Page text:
What are we talking about when we talk about REDD+? From a top-down to a bottom-up approach

December 14, 2015

Whitney Johnson

By Whitney Johnson, F&ES ‘16

In the final negotiations leading up to COP21, parties performed a rare feat: they agreed (at least on something). In Bonn this June, negotiators agreed to include the mechanism for Reducing Emissions from Deforestation and Forest Degradation (REDD+) in the next global climate agreement. This future of REDD+ is one of the many topics under deliberation as part of COP21.

In Bonn, parties clarified 3 key elements of REDD+: social and environmental safeguards would be taken into account; non-carbon benefits would be acknowledged; and, financing could effectively flow from market and non-market sources as either results-based or ex-ante payments. The agreed-upon terms effectively cleared REDD+ for its next barrier to implementation: durable financial commitments.

During the final session of the Global Landscapes Forum, a panel convened to take stock of REDD+’s past, present, and future. Panelists represented national and sub-national actors: government, NGO’s, think tanks, and academia. With a decade’s worth of evolution to its name, what then are we talking about when we talk about REDD+?

REDD+ was originally conceived as an interim measure to mitigate climate change while paths for decoupling fossil-fuel emissions from economic growth were simultaneously pursued. The mechanism aimed to reduce carbon-emitting deforestation through a market-based structure. The idea was to establish a compliance carbon market designed to facilitate financial flow from countries with mitigation commitments to countries with carbon sequestration potential.

Purchased carbon credits would provide financial incentive for countries with tropical forest to halt deforestation, without necessarily limiting their economic development. Only, the carbon market never got off the ground. To date, REDD+ projects have been established on a provisional basis and carbon credits exchanged on voluntary markets, as there is no global compliance market. REDD+ projects have manifested at the subnational, national, and transnational levels.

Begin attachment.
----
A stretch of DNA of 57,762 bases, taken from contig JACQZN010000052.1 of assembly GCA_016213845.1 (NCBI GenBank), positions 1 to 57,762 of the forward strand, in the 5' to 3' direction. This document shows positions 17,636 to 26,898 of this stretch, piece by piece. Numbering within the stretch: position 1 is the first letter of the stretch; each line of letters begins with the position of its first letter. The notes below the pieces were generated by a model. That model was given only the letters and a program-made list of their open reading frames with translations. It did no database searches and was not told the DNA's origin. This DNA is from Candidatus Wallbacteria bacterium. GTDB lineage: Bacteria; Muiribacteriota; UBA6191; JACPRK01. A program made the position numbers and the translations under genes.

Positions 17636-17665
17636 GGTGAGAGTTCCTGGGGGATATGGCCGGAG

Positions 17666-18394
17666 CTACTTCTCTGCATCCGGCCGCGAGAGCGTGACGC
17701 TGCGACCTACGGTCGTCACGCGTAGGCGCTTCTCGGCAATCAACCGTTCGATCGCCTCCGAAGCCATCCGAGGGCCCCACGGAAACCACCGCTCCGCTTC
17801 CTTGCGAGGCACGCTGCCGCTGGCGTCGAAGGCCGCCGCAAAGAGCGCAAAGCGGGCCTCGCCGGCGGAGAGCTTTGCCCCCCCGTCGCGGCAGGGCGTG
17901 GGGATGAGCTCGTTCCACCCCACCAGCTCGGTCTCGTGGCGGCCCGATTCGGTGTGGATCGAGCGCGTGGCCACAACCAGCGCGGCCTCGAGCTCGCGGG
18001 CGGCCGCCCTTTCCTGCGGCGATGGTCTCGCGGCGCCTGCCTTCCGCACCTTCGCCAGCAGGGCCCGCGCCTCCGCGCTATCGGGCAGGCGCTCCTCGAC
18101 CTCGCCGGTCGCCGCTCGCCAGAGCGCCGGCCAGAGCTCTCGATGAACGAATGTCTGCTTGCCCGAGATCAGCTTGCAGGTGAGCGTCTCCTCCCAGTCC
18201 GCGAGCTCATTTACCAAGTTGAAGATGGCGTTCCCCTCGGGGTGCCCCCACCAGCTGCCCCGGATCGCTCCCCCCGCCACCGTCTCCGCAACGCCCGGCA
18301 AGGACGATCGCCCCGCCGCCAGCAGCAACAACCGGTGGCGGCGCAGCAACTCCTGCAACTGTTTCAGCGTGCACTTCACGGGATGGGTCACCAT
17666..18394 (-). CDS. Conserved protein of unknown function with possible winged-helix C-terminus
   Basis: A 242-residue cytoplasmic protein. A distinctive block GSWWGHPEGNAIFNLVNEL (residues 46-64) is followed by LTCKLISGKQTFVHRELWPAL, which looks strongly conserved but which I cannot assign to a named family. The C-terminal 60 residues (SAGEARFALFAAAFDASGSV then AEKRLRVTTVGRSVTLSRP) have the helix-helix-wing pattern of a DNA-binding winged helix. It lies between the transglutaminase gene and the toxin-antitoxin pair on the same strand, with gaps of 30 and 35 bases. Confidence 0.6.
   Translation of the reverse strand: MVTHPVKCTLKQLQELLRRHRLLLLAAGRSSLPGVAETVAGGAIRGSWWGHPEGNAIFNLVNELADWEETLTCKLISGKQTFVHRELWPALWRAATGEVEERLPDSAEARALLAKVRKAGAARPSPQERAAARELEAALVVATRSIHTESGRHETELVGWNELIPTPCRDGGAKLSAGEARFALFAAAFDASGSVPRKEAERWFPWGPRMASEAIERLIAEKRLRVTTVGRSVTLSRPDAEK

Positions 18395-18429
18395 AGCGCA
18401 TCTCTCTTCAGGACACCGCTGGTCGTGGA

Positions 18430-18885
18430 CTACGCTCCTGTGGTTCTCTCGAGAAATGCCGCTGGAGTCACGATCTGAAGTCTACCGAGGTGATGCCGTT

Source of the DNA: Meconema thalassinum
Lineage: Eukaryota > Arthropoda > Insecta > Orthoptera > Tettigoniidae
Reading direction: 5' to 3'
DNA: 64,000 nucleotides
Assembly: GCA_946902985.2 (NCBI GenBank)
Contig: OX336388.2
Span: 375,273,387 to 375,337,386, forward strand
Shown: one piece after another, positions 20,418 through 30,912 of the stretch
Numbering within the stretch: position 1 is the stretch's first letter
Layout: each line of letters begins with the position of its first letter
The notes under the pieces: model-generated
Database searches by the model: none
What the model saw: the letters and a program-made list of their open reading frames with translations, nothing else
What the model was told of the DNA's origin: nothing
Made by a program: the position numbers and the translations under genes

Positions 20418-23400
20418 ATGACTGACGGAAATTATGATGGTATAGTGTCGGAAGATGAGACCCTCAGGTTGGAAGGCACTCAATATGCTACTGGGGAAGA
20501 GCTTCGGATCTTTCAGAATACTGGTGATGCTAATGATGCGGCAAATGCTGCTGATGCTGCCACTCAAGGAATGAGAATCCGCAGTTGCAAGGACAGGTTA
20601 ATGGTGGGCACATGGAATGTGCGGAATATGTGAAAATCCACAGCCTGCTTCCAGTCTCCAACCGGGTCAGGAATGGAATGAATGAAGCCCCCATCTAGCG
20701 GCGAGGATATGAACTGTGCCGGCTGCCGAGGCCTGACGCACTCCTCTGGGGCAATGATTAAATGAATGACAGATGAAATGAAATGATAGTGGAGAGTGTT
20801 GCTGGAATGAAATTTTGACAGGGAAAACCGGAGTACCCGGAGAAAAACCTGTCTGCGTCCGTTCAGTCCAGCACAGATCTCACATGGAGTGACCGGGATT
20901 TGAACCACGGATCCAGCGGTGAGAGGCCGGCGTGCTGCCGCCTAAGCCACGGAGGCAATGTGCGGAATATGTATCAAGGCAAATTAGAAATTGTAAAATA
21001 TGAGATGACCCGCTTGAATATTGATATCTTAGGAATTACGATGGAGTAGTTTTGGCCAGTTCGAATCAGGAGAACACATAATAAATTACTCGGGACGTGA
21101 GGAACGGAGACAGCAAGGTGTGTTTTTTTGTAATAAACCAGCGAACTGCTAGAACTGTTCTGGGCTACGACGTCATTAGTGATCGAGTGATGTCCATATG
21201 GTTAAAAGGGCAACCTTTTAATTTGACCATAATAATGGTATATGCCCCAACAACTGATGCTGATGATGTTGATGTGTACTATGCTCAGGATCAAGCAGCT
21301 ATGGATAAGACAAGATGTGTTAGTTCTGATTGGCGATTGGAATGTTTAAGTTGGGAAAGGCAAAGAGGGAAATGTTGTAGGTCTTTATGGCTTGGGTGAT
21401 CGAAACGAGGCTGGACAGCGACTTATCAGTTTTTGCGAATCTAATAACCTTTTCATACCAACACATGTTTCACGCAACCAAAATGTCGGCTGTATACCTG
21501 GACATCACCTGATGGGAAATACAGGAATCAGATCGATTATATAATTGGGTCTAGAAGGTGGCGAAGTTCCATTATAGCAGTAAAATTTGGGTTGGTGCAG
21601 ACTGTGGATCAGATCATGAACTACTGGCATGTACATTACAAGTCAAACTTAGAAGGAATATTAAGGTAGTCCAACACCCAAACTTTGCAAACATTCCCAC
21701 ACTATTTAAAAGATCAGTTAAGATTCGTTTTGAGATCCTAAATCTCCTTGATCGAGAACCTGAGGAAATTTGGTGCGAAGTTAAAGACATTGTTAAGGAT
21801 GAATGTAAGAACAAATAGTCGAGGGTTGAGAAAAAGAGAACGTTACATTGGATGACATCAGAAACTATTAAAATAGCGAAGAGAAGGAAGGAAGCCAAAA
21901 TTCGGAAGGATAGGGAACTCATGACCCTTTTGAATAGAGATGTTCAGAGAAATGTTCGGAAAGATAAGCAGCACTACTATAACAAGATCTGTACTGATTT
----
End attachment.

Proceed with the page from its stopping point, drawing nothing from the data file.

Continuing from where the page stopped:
After 8 years of negotiations, REDD+ is potentially closer than ever to being operationalized. The trouble is, a lot has happened since the model’s conception. The risks of implementing REDD+ have come to light, preference towards carbon markets has waned, and civil society has grown increasingly restless and moved to grassroots action. What has emerged is a thriving bottom-up approach to climate change solutions – including ways to reduce deforestation. Is it thus too late for REDD+? Perhaps – as least as it was originally conceived.

“This is a long-term game. We tend to get too caught up in REDD+ as a “thing,” remarked Christine Dragisic, REDD+ Negotiator with the US Department of State. “It’s helpful to go back to what REDD+ is – efforts to reduce emissions from forests. […] What matters is how it’s done, and that’s what a lot of the focus is on now.” Dragisic went on to acknowledge that carbon markets are not a universal tool and that bringing in different sources of support is a priority.

Aggregating support at the sub-national level is gaining momentum. “The jurisdictional approach is critical as a platform for bringing multiple stakeholders and processes together,” stated William Boyd, Senior Advisor, Governors’ Climate and Forests Task Force. “Diversity is a source of innovation and experimentation. […] We hope that whatever comes out of Paris continues to enable and support some of these experiments.”

“I think we’re in the middle of a transition from a top-down to bottom-up approach to REDD+, and that transition is moving along very quickly,” added Daniel Nepstad, President and Executive Director, Earth Innovation Institute. “I see REDD+ working where it loses the name REDD+, and is owned, absorbed into, and prioritized by regional societies.”

The panelists agreed that REDD+ must be part of a broad agenda of low-emissions development. Ultimately, “It’s a huge policy experiment,” concluded Arild Angelsen, Professor of Economics, Norwegian University of Life Sciences. “We need not to fall in love with our ideologies, but to be in a learning mode.”